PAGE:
I try to never say never, but here are some 2019 fantasy commodities I expect to own infrequently, and perhaps not at all. These are my 2019 fades, the landmines who most concern me. Share yours in the comments, or hit me up on Twitter.
Todd Gurley, RB, Rams
Like most teams, the Rams are not in the business of informing the public or being honest with disclosures. We're going to fly blind on Gurley information all summer, and this comes on the heels of a playoff run that featured the same thing. Heck, Gurley was thrown to the side in favor of C.J. Anderson — a street free agent — when the playoff stakes were highest. And keep in mind the Rams traded up to draft rookie RB Darrell Henderson; even if Gurley is hale, his days of owning a crazy-high share of the backfield work are likely over.
Gurley's body has already been through a ton of attrition, dating back to his days at Georgia. For my money, he's the oldest 25 year old in the league. I like to have at least some theoretical floor built into my early picks, but I can't establish it with Gurley.
Antonio Brown, WR, Raiders
I don't think the helmet flap is going to keep Brown off the field, but when you pick Brown, you are inviting the circus to town. New team, lesser quarterback, all sorts of drama. Granted, wideout is the diva position, and you want your pass-catcher to have some ego. But as Brown meanders through the back nine of his career, stepping into an age-31 season, I'd rather sit this one out. Around Columbus Day, I think Brown is going to wish he were still on the Steelers.
Drew Brees, Tom Brady, Old Quarterbacks
In one sense, including any quarterback on this list is a cheap play. There are a ton of playable quarterbacks in our current landscape, and even if you need two per week, I don't expect to feel emotionally taxed at the position. It feels like we trot out this line every year, but it's no less true — this is the deepest quarterback pool in fantasy history.
Obviously, age is a part of the fade here, but it goes past that. Brees used to be the surest volume play going, but is that true any longer? After seven straight years of 627 attempts or more, he came down to 536 and 489 (in 15 games) the last two years. Maybe the Saints don't play ground-and-pound, but the offense is a lot more balanced now. And although Michael Thomas and Alvin Kamara are terrific playmakers, the rest of the passing tree is underwhelming.
Of course, Brady would love to have the toys the Saints have. New England's two best theoretical targets are retired (Rob Gronkowski) and in limbo (Josh Gordon). Julian Edelman and James White are fantastic support players, but you need some steak, too. Where's the meat?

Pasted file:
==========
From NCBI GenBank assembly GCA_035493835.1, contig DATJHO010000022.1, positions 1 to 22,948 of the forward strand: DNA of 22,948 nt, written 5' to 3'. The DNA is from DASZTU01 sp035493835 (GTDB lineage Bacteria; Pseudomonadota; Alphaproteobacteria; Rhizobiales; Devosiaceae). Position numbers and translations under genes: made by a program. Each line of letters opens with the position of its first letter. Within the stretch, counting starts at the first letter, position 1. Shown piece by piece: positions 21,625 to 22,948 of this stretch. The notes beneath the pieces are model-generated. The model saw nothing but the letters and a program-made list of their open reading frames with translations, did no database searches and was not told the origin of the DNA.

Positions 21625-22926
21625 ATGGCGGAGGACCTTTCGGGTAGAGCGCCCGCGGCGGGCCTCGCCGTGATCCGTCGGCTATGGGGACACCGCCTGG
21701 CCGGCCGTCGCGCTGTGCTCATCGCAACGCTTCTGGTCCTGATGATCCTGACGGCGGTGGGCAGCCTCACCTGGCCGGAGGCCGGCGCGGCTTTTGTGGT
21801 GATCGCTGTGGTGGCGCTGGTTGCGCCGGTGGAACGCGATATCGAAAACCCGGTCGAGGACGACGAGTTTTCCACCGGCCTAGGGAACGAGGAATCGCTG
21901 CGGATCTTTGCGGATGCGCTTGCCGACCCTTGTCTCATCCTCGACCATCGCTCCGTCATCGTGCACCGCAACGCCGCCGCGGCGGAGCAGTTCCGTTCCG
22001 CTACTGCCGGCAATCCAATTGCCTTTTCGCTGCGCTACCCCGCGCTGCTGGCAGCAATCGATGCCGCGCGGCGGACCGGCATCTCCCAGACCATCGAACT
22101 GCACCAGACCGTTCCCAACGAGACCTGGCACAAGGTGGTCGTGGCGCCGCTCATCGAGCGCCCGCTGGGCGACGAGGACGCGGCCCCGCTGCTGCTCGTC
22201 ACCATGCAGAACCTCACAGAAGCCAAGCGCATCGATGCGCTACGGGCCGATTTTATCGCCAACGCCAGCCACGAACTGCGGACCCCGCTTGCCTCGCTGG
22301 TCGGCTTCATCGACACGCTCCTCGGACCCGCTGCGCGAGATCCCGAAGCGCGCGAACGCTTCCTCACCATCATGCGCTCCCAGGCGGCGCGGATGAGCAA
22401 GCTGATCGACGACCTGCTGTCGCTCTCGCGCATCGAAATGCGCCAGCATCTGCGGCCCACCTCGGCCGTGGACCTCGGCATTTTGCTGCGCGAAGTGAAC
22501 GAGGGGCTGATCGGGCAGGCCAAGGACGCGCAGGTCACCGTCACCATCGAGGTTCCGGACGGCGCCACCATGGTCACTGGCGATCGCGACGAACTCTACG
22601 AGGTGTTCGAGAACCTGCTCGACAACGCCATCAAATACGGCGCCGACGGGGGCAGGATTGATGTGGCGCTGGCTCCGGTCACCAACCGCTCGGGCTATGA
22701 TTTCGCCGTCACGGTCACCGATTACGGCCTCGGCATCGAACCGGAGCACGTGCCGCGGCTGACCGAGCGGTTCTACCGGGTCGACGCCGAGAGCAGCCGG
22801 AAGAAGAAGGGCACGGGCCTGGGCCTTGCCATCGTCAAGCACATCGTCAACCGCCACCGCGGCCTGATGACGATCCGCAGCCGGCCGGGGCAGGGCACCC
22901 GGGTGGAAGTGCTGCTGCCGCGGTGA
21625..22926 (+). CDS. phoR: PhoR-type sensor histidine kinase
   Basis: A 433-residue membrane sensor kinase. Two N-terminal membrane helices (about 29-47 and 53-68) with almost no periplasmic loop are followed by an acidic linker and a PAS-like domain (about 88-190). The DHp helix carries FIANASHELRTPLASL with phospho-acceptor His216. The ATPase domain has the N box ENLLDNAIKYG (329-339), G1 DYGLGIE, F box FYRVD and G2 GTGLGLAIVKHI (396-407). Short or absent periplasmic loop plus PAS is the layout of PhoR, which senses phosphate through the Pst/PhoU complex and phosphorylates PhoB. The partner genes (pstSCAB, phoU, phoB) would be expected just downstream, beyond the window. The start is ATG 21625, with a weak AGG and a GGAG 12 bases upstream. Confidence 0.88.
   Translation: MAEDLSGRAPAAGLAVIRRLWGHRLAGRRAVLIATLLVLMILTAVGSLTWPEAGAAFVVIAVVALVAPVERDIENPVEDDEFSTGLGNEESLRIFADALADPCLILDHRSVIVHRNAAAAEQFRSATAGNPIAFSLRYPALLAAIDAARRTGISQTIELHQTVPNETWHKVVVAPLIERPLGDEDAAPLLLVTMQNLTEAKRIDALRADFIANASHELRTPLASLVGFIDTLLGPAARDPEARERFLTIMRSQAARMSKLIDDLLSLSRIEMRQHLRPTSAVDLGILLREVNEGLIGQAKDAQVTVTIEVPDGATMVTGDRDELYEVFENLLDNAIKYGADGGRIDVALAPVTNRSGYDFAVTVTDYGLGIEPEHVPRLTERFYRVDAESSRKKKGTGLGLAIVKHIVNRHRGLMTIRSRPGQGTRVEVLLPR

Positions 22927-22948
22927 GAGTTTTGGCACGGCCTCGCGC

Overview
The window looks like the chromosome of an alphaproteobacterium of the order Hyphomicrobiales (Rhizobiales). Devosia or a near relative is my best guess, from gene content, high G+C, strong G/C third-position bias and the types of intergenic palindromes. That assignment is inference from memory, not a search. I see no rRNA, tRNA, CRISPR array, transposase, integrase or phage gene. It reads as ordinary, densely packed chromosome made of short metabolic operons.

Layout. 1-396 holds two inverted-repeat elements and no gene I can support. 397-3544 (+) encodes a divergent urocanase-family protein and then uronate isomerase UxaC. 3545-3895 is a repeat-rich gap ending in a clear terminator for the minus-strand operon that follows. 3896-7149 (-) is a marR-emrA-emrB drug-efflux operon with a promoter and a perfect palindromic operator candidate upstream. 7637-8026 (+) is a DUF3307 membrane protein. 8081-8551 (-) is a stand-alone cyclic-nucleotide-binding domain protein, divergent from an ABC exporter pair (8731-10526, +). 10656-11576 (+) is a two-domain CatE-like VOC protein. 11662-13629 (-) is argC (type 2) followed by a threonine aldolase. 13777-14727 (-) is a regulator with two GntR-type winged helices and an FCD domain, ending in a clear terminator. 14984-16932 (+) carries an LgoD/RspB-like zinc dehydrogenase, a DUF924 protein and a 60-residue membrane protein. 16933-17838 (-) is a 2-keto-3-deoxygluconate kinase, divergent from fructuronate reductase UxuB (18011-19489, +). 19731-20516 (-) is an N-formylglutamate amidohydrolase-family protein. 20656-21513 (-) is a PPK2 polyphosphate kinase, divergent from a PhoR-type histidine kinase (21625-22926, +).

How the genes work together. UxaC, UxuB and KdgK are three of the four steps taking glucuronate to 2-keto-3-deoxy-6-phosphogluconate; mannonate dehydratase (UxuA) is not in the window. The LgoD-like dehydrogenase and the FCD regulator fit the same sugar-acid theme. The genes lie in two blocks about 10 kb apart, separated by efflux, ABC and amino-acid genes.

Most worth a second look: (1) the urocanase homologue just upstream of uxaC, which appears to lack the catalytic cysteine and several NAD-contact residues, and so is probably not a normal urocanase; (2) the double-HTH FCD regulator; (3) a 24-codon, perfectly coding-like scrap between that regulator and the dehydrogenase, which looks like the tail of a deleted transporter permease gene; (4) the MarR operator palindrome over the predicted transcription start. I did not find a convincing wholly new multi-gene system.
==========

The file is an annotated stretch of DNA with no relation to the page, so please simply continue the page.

Alshon Jeffery, WR, Eagles
I'm jacked to see the Philadelphia offense in action this fall, and I expect to have a fair amount of Carson Wentz (while fully recognizing the abundance of right answers at quarterback makes it hard to be heavily invested in anyone). But the Eagles’ usage tree seems especially wide.
Perhaps Miles Sanders will throw others out of the way, but Doug Pederson generally likes a backfield platoon. Dallas Goedert is only partially blocked by Zach Ertz — they can play together, after all — but has all the looks of a breakthrough player. DeSean Jackson is back. Lots of mouths to feed here.
Jeffery's had a quirky career. Just two full seasons out of seven. He was an efficiency nightmare two years ago but saved by touchdown deodorant. Last year he was more efficient but averaged just seven targets a game (only two games in double digits). This is not an opportunity hog. I recognize the price is not exorbitant on Jeffery, but it's more than I'm comfortable paying.
A.J. Green, WR, Bengals
Green was never going to be a target for me, in part because I want to be open for Tyler Boyd shares later. Green's injury history and career arc had me spooked, and it's not like he was especially cheap in early draft season. But once Green got hurt (ankle surgery), I knew I could essentially cross him off my list. Someone generally will get drunk on injury optimism in every league; don't be that guy.
Travis Kelce and the other premium Tight Ends
Any strategy can work if you pick the right players. And it's not like I wouldn't want Travis Kelce, Ertz, or George Kittle on my teams. Ertz was a staple of mine two years ago, and I was (along with others) begging people to draft Kittle last year.
But I'm not thrilled with the shape of my early roster construction if I take the premium tight-end plunge. I always feel like I'm chasing it at receiver and (especially) running back. I try not to have too much of a hard blueprint in mind as I enter a drafting room, but things would really have to get outside the lines for me to, say, call the Kelce audible. I see secondary and tertiary tight ends I'm fine with, it's a position all about collisions (leads to injury risk), and I want to be more proactive with my other six-point scorers.